I'm on record as being concerned about the difficulties of basing questions and answers exclusively about published academic literature here on IPS.SE. The summary version is that I don't think that more focus on published research will improve IPS.SE question or answer quality very much, will cause a proliferation of questions we would otherwise close, and will lead to IPS becoming a less valuable resource overall. I still feel that way, and will try to describe my concerns further down in this post.
However, it also seems clear to me from discussions on this meta that there is a strong appetite for citations from these sorts of papers, and even some for answers which are nothing but indices of such papers. This site is what we make of it, so let's discuss!
I also have concerns about how well academic studies will fit here. They're not all equally important and they can (in some cases) be addressed, but they are obstacles that bear discussion. This is not an exhaustive list (I haven't even touched on observational vs. experimental studies, empirical vs. simulated, verisimilitude of the study and the real world, and lots of others), but it's long enough already. At least meta allows for a bit more back-and-forth discussion than the main site.
My major concerns:
1. Academic literature is a specific type of thing, intended for a specific environment, and we don't have that environment here.
The SE format is a poor one for discussion, but discussion is what scientific publications are about. A fish may swim in a freshwater lake and thrive there. Drop it on a dry sidewalk and it probably won't. Put it in a bowl with distilled water, and it probably won't. Put it into a saltwater tank, and it probably won't. I have a difficult time imagining anything we could do here that would replace this integral element of scientific publication.
2. Academic papers can be very difficult to read
There's plenty of variety, but academic papers tend to be dry and complex. The more an answer requires the asker to simply read the paper, the less valuable it is as an "answer" in the SE format. And the more difficult a paper is to read, the less likely people will be to actually read through it, making up/downvoting, suggestions for improvement, and selecting an answer to accept more difficult.
3. The context in which research is published is really, really important
There are lots of elements that can wildly impact how a study should be interpreted. We will have a hard time including that here, I think-- meta discussion of a study doesn't really fit well when that study is being used to support a specific answer to a specific question that is not about the study itself. I am concerned that this will lead to systematic overstatement of study conclusions, assuming that they are accurately described in the first place. People who have faith in science but do not participate with the literature much tend to over-emphasize the value of publication in terms of describing the true state of reality.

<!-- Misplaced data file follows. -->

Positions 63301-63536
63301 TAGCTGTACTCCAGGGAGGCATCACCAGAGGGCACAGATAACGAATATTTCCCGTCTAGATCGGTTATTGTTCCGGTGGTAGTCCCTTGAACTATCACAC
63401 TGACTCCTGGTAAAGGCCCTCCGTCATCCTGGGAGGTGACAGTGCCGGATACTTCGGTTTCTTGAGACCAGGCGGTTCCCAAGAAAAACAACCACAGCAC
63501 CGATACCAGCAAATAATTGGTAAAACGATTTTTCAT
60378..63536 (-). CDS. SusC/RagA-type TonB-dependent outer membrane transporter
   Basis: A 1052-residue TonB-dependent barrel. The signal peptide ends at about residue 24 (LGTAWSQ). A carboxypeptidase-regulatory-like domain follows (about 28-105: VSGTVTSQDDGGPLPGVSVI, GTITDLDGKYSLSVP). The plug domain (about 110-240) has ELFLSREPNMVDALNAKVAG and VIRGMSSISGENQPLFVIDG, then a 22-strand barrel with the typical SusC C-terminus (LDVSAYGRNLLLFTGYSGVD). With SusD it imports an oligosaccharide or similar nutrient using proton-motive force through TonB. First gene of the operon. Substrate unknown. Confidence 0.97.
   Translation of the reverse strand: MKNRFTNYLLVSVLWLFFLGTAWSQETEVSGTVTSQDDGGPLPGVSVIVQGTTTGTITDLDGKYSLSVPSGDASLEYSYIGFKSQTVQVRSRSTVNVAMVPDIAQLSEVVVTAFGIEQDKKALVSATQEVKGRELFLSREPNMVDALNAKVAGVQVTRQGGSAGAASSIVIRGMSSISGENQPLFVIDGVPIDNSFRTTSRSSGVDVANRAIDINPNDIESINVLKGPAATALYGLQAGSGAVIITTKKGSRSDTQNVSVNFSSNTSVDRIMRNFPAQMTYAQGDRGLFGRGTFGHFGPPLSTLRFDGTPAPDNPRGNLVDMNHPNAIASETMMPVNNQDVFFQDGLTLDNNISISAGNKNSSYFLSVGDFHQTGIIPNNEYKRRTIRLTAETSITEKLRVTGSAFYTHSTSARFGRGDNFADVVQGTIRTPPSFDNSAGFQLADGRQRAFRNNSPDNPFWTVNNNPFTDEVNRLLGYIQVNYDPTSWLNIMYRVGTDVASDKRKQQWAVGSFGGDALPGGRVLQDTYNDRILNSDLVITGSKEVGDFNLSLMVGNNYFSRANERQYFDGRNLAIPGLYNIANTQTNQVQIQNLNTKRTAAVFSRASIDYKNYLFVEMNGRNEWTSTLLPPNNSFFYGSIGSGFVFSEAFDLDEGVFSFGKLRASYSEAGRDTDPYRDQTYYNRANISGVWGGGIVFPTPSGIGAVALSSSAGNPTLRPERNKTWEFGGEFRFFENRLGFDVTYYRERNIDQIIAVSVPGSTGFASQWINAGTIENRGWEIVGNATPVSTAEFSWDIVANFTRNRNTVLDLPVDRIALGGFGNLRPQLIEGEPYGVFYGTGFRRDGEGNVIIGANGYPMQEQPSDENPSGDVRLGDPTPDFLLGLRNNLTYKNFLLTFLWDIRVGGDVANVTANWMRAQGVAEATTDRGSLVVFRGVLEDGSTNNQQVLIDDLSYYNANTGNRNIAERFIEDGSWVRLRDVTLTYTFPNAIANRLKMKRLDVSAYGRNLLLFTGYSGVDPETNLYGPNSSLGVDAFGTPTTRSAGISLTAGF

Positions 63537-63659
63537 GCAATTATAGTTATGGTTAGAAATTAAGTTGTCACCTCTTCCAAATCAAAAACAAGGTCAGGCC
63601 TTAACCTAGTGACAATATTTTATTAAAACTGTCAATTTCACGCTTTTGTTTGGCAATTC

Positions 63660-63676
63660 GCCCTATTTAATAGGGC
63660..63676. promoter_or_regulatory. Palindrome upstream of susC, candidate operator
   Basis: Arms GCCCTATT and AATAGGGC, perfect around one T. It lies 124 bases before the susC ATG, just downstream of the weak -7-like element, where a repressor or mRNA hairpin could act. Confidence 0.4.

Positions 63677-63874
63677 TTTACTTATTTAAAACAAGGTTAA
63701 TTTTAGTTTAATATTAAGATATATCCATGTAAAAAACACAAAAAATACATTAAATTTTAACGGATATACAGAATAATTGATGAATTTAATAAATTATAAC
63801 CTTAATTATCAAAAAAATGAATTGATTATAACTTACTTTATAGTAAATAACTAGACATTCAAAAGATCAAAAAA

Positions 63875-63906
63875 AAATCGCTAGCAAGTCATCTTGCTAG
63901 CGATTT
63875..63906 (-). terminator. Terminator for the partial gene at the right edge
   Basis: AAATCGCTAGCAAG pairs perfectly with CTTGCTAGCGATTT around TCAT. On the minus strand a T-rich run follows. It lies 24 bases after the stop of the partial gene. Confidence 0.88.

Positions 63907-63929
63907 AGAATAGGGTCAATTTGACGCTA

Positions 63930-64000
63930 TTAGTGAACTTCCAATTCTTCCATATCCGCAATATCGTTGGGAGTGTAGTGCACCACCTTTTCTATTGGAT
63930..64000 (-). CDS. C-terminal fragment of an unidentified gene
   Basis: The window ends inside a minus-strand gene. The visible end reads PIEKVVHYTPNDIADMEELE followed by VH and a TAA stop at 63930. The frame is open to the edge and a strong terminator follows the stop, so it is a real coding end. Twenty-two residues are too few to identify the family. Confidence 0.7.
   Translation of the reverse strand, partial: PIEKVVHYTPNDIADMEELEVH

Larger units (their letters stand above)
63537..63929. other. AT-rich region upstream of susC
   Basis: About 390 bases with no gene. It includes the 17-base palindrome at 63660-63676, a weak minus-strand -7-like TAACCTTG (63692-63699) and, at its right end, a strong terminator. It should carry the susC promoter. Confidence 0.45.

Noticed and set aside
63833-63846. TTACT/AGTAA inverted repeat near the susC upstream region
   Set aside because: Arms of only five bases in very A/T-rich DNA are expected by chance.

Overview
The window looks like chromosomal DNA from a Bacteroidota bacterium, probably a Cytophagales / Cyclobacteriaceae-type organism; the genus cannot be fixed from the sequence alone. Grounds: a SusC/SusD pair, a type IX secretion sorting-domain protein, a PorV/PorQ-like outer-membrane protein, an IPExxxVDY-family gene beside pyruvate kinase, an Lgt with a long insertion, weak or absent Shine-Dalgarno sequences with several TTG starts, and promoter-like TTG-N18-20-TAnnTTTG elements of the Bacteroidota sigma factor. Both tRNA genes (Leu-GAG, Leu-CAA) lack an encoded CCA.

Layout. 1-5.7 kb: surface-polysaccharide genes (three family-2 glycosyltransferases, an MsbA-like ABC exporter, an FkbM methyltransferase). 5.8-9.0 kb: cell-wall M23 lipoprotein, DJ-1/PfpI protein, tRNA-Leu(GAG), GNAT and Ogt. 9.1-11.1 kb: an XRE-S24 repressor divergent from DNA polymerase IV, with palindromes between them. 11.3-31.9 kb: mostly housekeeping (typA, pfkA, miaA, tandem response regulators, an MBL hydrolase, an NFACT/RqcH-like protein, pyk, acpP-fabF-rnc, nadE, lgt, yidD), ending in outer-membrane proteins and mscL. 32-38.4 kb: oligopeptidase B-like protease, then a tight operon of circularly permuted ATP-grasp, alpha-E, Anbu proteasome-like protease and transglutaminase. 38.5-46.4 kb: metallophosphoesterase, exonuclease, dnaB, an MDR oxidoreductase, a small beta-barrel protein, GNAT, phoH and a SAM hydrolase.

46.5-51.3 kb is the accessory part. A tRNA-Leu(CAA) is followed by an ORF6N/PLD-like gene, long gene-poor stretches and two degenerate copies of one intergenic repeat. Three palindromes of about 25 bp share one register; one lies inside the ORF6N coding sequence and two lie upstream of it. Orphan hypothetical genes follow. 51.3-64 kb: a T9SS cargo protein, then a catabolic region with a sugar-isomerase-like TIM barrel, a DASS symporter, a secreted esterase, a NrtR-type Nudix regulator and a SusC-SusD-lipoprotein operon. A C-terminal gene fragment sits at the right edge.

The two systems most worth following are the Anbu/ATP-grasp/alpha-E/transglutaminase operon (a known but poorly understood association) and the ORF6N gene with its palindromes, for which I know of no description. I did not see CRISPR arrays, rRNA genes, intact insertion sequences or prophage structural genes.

4. Research is an ongoing endeavor. SE questions and answers, in large part, are not
Papers are sometimes updated, improved, discredited, and more, and entire conceptualizations rise and fall. I do not believe that there will be much maintenance of answers here. Think of what you've heard about what types of cholesterols and fats are "best" to eat, and why, and which will kill you, and why, over the last 30 years. It's all over the place! Pulling individual studies (or even groups of studies) at a single moment in time to post here does not keep up with continuing research.
5. Posting papers here will suggest that papers are of similar quality
Some papers are simply better at discovering information than others. It might be due to budget limiting how big a study can be, or a lack of pre-registration meaning that a researcher p-hacked until they found a "publishable" result, and any number of others. The lack of discussion capability here means that these sorts of differences will be hard to display, leading to answers of varying quality that will all look roughly the same. It will also become impossible to assess answers (including for voting purposes) without reading each and every paper cited to determine their quality and the accuracy of the write-up.
6. A lot of current research is not available free of charge
Relying only on what's available at PubMed or arXiv isn't going to be enough to ensure that information is current for fields in which active research is taking place. Citing papers that are paywalled means that someone without a relevant subscription cannot view, let alone assess, the background for the answers in which those papers are cited. Relying on only freely available studies means that only a portion of the research conversation is going to be presented (which will vary in importance across fields of study).
7. These, and other, difficulties can make "back it up" harder
For a "back it up" statement based on an answerer's personal experience or analysis, they can describe it in the answer. For a "back it up" that is entirely based on published research, most of the relevant information is going to be in those papers and will be hard to put into the answer.